Loss and Damage: An Introduction to Paragraph 51 and Compensation
Climate impacts are unjust and force many of our countries into spirals of emergency and reconstruction. Loss and damage continually harms the development of our peoples and is an existential threat. It is important to recognize that, despite climate action, mitigation or adaptation implemented or promised so far, it is not feasible to avoid or minimize all impacts of climate change and therefore, our societies are currently experiencing these losses and damages. It is important to recognize that, despite the climate action, mitigation or adaptation implemented or promised to date, it is not feasible to avoid or minimize all the impacts of climate change and therefore our societies are currently experiencing these damages and losses.
The Intergovernmental Panel on Climate Change (IPCC) has mentioned that “residual damage caused by climate change can be expected to occur, despite adaptation and mitigation actions”. Loss and damage disproportionately affects people living in vulnerable conditions, indigenous peoples, women, children, and people with disabilities. People who are socially, economically, culturally, politically, institutionally or otherwise marginalized are especially vulnerable to climate change. The adverse impacts of climate change affect the enjoyment of human rights, including the right to food, water, sanitation, health, adequate housing and life.The most vulnerable people are forced to assume the loss and damage caused by climate change on their own while they bear the least responsibility for causing this crisis.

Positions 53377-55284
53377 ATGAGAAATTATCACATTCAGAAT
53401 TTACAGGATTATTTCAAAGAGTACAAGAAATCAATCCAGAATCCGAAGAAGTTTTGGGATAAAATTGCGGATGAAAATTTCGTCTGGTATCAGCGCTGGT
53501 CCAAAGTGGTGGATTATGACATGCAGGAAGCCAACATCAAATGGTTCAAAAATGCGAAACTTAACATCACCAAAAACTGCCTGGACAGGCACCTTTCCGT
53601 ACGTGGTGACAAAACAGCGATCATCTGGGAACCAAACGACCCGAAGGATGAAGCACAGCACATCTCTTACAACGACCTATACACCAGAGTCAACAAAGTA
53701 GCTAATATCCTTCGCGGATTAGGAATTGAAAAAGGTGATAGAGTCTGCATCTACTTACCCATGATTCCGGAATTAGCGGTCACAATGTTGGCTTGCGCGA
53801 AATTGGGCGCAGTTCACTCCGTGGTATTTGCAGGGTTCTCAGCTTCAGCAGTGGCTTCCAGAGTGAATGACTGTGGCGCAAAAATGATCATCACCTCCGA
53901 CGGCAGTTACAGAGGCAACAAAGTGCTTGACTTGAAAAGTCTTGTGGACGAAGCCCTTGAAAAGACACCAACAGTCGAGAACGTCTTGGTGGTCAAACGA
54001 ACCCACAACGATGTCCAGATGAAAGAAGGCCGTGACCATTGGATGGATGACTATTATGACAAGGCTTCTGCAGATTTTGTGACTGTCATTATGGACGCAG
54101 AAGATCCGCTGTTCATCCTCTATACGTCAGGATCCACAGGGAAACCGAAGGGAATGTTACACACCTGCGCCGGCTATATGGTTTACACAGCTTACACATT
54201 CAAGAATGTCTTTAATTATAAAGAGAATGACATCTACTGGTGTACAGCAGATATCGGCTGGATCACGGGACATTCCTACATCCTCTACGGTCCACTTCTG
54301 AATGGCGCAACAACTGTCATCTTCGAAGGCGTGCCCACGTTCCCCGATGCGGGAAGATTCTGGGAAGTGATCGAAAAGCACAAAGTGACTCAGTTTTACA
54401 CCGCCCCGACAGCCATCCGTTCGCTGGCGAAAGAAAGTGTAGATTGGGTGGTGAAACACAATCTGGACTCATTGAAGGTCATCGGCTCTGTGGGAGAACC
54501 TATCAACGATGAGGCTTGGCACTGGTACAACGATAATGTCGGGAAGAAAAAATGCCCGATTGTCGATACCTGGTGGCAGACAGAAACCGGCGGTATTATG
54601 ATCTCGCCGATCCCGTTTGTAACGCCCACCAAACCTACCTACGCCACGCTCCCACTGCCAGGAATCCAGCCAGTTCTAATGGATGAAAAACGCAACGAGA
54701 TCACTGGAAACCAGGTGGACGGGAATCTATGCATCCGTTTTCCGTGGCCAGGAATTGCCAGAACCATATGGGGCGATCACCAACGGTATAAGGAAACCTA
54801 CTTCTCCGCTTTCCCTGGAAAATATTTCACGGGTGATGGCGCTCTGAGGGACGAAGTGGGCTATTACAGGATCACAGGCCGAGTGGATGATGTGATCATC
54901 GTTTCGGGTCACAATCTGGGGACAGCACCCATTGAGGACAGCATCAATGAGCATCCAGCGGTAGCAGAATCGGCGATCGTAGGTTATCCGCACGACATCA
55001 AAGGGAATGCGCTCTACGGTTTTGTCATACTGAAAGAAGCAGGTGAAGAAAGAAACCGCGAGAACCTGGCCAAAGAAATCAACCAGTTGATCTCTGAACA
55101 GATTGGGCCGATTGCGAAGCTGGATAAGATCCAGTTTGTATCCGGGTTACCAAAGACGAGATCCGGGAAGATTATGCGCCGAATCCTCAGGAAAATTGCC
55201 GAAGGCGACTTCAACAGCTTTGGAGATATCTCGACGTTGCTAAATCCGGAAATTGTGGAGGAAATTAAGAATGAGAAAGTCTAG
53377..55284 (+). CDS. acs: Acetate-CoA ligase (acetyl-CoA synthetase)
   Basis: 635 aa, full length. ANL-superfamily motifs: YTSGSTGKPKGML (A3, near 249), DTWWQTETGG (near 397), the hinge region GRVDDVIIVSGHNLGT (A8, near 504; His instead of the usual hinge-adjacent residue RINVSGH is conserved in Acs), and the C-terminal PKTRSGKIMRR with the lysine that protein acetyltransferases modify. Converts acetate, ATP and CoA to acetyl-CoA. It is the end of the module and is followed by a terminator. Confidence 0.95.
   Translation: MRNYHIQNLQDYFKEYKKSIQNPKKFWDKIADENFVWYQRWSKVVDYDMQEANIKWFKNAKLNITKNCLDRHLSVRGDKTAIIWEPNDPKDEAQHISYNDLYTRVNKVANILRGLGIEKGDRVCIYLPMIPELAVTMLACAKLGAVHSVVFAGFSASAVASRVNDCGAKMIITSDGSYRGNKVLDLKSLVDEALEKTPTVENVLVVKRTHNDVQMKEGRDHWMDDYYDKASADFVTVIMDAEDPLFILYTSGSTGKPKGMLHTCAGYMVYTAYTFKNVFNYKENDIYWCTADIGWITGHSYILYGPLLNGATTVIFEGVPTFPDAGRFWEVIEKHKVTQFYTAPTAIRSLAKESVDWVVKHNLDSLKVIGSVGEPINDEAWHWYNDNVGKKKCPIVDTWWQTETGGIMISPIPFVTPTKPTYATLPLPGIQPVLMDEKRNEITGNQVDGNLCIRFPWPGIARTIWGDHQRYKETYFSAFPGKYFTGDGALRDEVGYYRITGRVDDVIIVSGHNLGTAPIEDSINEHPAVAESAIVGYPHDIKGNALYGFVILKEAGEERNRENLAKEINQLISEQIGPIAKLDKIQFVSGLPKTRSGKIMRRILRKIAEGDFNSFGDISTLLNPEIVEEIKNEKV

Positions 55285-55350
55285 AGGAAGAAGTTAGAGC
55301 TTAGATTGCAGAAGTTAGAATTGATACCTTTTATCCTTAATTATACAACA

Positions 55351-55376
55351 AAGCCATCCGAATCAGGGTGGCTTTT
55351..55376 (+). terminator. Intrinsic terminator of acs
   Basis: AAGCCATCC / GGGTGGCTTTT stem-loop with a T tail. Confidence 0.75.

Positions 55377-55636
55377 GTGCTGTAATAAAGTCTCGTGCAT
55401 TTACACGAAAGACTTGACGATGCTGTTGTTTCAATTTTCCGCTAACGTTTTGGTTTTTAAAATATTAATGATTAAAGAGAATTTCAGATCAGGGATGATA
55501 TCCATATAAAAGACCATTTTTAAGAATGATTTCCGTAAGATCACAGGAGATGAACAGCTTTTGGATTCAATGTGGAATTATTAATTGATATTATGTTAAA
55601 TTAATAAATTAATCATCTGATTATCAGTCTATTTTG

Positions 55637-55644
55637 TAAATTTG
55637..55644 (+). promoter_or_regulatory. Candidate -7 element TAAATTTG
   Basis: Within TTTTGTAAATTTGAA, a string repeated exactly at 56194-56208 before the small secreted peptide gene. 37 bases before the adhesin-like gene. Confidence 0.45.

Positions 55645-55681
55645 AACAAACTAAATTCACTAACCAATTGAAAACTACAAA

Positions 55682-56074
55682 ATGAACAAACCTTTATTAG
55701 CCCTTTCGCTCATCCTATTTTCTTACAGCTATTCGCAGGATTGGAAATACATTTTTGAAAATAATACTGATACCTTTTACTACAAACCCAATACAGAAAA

The climate impacts suffered by the “Global South” as a result of climate change have their cause in the historical enjoyment of carbon emissions made by the countries of the Northern Hemisphere for their development. The negative impact generated by climate change on human and ecosystemic well-being is exponential and, to this day, the data relevant to emissions reduction does not allow us to ensure a decent future for the Global South